A disquieting, uneven read, but one that’s ultimately optimistic.


I Slept With And Divorced My Devils


A dysfunctional childhood leads to bad relationships and personally destructive behavior in this debut memoir that chronicles the author’s search for self-respect, love, and stability.

It’s been a rocky road for Rozeau. During his childhood, he says, he and his siblings were little valued, emotionally and physically abused, and scorned by an unforgiving extended family. As a result, despite his professional success in the Canadian military police, he remained walled off from interpersonal relationships. Hurt and anger spill from almost every page of this recollection, reflecting emotions that have apparently been simmering for decades. The titular devils are the two women with whom the author had relationships in 2006 and 2013. The first is the mother of his young daughter; the second, he allowed himself to love. But both relationships, he says, became toxic. The first woman, he says, filed falsified charges of domestic abuse against him and attempted to keep him from his daughter; the lengthy legal battle that ensued nearly wiped him out financially, and the thought of losing his daughter drove him to consider suicide. The other, he says, was a skillful liar who consistently cheated on him, yet he says that he found it almost impossible to completely break ties with her, due to his need for validation and companionship. His daughter, however, remains the true light of his life, and he writes of her with total joy and devotion. For her, he says, he threw himself into intensive therapy and began the journey of self-discovery. This memoir is no small part of that process, and it’s a cathartic expulsion of grievances and self-recriminations. Born and raised in Montreal, Rozeau didn’t learn to speak English until 2005, when he was 26 years old, so it’s an impressive achievement that he’s written this volume in his adopted language. However, the text would likely have benefited from stronger editing to cut down on linguistic errors and content repetition. Although the small quirks in phraseology are fine, even additive, the erratic grammatical errors are confusing and disruptive to the flow of the overall narrative.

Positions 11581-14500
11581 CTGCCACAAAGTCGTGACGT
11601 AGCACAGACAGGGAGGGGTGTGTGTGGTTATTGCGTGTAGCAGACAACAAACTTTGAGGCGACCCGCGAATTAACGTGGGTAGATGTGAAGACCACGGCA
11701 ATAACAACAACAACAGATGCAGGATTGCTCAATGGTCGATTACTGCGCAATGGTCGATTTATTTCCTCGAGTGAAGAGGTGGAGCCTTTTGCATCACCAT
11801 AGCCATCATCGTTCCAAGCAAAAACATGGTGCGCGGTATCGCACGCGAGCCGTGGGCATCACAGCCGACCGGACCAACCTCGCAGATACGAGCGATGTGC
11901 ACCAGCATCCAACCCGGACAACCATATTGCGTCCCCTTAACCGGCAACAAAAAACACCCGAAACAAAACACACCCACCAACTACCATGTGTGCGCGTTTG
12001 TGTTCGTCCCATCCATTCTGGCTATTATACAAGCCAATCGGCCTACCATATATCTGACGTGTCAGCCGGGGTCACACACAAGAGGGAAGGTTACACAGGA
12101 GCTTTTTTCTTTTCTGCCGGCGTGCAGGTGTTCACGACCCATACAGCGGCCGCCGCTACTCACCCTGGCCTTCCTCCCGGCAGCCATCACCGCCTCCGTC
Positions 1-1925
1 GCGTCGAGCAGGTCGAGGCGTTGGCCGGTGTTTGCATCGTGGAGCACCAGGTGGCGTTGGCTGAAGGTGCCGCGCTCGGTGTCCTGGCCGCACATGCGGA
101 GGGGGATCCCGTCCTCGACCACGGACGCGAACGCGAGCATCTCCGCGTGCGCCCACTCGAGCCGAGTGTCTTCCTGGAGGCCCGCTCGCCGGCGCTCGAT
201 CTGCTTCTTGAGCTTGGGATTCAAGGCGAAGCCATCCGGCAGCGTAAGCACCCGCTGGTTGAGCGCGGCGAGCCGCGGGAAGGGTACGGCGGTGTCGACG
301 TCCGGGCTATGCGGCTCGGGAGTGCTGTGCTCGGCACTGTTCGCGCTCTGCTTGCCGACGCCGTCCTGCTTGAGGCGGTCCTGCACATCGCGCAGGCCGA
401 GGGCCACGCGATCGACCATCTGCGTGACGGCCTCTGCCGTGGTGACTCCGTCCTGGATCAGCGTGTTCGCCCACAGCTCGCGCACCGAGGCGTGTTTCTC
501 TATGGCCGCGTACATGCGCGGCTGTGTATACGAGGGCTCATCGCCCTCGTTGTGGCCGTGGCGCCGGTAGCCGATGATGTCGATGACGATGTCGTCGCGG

A disquieting, uneven read, but one that’s ultimately optimistic.

Pub Date: March 15, 2016

ISBN: 978-1-4602-6832-2

Page Count: 228

Publisher: FriesenPress

Review Posted Online: June 13, 2016

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Stricter than, say, Bergen Evans or W3 ("disinterested" means impartial — period), Strunk is in the last analysis...



Privately published by Strunk of Cornell in 1918 and revised by his student E. B. White in 1959, that "little book" is back again with more White updatings.

Stricter than, say, Bergen Evans or W3 ("disinterested" means impartial — period), Strunk is in the last analysis (whoops — "A bankrupt expression") a unique guide (which means "without like or equal").

Pub Date: May 15, 1972

ISBN: 0205632645

Page Count: 105

Publisher: Macmillan

Review Posted Online: Oct. 28, 2011

Kirkus Reviews Issue: May 1, 1972

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From the national correspondent for PBS's MacNeil-Lehrer Newshour: a moving memoir of her youth in the Deep South and her role in desegregating the Univ. of Georgia. The eldest daughter of an army chaplain, Hunter-Gault was born in what she calls the ``first of many places that I would call `my place' ''—the small village of Due West, tucked away in a remote little corner of South Carolina. While her father served in Korea, Hunter-Gault and her mother moved first to Covington, Georgia, and then to Atlanta. In ``L.A.'' (lovely Atlanta), surrounded by her loving family and a close-knit black community, the author enjoyed a happy childhood participating in activities at church and at school, where her intellectual and leadership abilities soon were noticed by both faculty and peers. In high school, Hunter-Gault found herself studying the ``comic-strip character Brenda Starr as I might have studied a journalism textbook, had there been one.'' Determined to be a journalist, she applied to several colleges—all outside of Georgia, for ``to discourage the possibility that a black student would even think of applying to one of those white schools, the state provided money for black students'' to study out of state. Accepted at Michigan's Wayne State, the author was encouraged by local civil-rights leaders to apply, along with another classmate, to the Univ. of Georgia as well. Her application became a test of changing racial attitudes, as well as of the growing strength of the civil-rights movement in the South, and Gault became a national figure as she braved an onslaught of hostilities and harassment to become the first black woman to attend the university. A remarkably generous, fair-minded account of overcoming some of the biggest, and most intractable, obstacles ever deployed by southern racists. (Photographs—not seen.)

Pub Date: Nov. 1, 1992

ISBN: 0-374-17563-2

Page Count: 192

Publisher: Farrar, Straus and Giroux

Review Posted Online: May 20, 2010

Kirkus Reviews Issue: Sept. 1, 1992

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